When there are no words: ASL/English interpreter practices with alingual and semi-lingual deaf immigrant children
The purpose of this study was to extend the current research on alingual deaf immigrant studies to include the American Sign Language (ASL)/ English interpreters who work with them. The investigation included questions: How does working with alingual deaf immigrant children affect the work practices of ASL/English interpreters? How does the documentation status of alingual deaf immigrant children affect the work practices of ASL/English interpreters? In what ways do collaborative practices with other interpreters or peer professionals impact the work practices of ASL/English interpreters working with alingual deaf immigrant children?
Nineteen participants from across the United States completed a mixed method survey. Participants were ASL/English interpreters over the age of 18, all of whom had experience with alingual or semi-lingual immigrant deaf children. The online questionnaire was administered through interpreting social-media websites and collected data from working ASL/English interpreters who have experience with alingual and semi-lingual deaf immigrant children. The survey further gathered data on peer professional collaboration and if the rights of the alingual deaf immigrant child appeared to be influenced by documentation status.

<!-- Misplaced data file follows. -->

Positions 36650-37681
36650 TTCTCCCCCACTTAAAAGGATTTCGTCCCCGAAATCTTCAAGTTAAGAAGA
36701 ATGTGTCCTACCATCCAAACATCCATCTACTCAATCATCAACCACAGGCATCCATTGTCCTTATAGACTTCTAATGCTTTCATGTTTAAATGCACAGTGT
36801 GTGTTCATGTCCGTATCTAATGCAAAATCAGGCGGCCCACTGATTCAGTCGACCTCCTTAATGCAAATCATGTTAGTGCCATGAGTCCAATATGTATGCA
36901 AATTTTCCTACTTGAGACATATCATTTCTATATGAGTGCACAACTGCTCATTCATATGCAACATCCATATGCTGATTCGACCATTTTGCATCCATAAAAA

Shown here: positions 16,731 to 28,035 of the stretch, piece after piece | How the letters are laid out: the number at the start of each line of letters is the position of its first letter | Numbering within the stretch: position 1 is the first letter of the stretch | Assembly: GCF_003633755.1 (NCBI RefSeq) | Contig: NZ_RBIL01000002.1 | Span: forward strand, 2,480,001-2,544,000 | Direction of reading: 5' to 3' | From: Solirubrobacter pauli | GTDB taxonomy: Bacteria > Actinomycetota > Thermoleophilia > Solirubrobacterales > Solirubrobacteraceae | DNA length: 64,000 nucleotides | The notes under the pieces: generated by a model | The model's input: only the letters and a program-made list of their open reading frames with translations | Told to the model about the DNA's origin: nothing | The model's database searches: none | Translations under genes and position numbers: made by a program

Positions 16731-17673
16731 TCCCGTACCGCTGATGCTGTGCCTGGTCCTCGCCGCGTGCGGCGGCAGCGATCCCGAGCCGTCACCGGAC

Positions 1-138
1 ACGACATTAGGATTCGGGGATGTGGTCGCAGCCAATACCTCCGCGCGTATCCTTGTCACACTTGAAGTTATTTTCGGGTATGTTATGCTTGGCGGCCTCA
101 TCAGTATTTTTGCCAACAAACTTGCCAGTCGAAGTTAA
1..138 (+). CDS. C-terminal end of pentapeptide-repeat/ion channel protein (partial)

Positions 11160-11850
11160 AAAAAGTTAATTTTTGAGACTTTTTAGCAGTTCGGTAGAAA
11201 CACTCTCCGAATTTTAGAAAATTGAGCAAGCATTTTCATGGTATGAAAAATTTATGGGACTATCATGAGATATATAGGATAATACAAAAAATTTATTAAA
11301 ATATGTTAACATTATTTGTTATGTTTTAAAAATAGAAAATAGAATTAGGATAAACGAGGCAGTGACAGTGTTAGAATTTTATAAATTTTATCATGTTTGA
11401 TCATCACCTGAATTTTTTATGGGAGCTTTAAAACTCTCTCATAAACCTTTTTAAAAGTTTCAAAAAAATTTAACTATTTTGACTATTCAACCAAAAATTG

The main results support the following perceptions: that when ASL/English interpreters use their preparation time and are well prepared they perceive interprofessional collaboration as more useful. The data also support the conclusion that when ASL/English interpreters perceive that they are well prepared they perceive a higher level of collaboration (as ranked on Table 4), with other professionals as best when working with alingual or semi-lingual deaf immigrant children. There is a relationship between ASL/English interpreters’ perceptions of how useful it is to be well prepared for an interpreting assignment and perceptions of the usefulness of collaborations with peer interpreters. Data also support that when ASL/English interpreters collaborate they perceive that they are seen as useful to their peers when working with alingual or semilingual deaf immigrant children.
Date of Award
Master of Arts in Interpreting Studies
Alingual, children, immigrants, interpreting, semilingual, deaf
Type (DCMI Terms)
Education | Other Languages, Societies, and Cultures
Fichera-Lening, R. M. (2016). When there are no words: ASL/English interpreter practices with alingual and semi-lingual deaf immigrant children (master's thesis). Western Oregon University, Monmouth, Oregon. Retrieved from https://digitalcommons.wou.edu/theses/32
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